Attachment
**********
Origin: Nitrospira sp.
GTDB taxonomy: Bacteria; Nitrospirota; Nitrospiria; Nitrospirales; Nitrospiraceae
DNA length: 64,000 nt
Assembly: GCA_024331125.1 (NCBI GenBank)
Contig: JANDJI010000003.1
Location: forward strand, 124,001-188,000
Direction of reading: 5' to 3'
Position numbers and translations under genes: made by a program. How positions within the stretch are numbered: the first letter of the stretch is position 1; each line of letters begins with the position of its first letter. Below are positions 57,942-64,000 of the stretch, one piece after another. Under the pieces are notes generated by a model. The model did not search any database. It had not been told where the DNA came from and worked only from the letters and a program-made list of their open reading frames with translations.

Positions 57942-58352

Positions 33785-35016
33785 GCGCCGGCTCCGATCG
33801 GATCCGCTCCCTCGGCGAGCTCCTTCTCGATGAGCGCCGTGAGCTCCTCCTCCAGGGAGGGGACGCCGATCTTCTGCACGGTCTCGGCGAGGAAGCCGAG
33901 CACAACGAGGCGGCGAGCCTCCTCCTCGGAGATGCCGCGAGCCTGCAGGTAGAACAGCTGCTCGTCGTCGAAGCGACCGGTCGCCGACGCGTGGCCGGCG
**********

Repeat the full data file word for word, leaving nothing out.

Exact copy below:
Origin: Nitrospira sp.
GTDB taxonomy: Bacteria; Nitrospirota; Nitrospiria; Nitrospirales; Nitrospiraceae
DNA length: 64,000 nt
Assembly: GCA_024331125.1 (NCBI GenBank)
Contig: JANDJI010000003.1
Location: forward strand, 124,001-188,000
Direction of reading: 5' to 3'
Position numbers and translations under genes: made by a program. How positions within the stretch are numbered: the first letter of the stretch is position 1; each line of letters begins with the position of its first letter. Below are positions 57,942-64,000 of the stretch, one piece after another. Under the pieces are notes generated by a model. The model did not search any database. It had not been told where the DNA came from and worked only from the letters and a program-made list of their open reading frames with translations.

Positions 57942-58352

Positions 33785-35016
33785 GCGCCGGCTCCGATCG
33801 GATCCGCTCCCTCGGCGAGCTCCTTCTCGATGAGCGCCGTGAGCTCCTCCTCCAGGGAGGGGACGCCGATCTTCTGCACGGTCTCGGCGAGGAAGCCGAG
33901 CACAACGAGGCGGCGAGCCTCCTCCTCGGAGATGCCGCGAGCCTGCAGGTAGAACAGCTGCTCGTCGTCGAAGCGACCGGTCGCCGACGCGTGGCCGGCG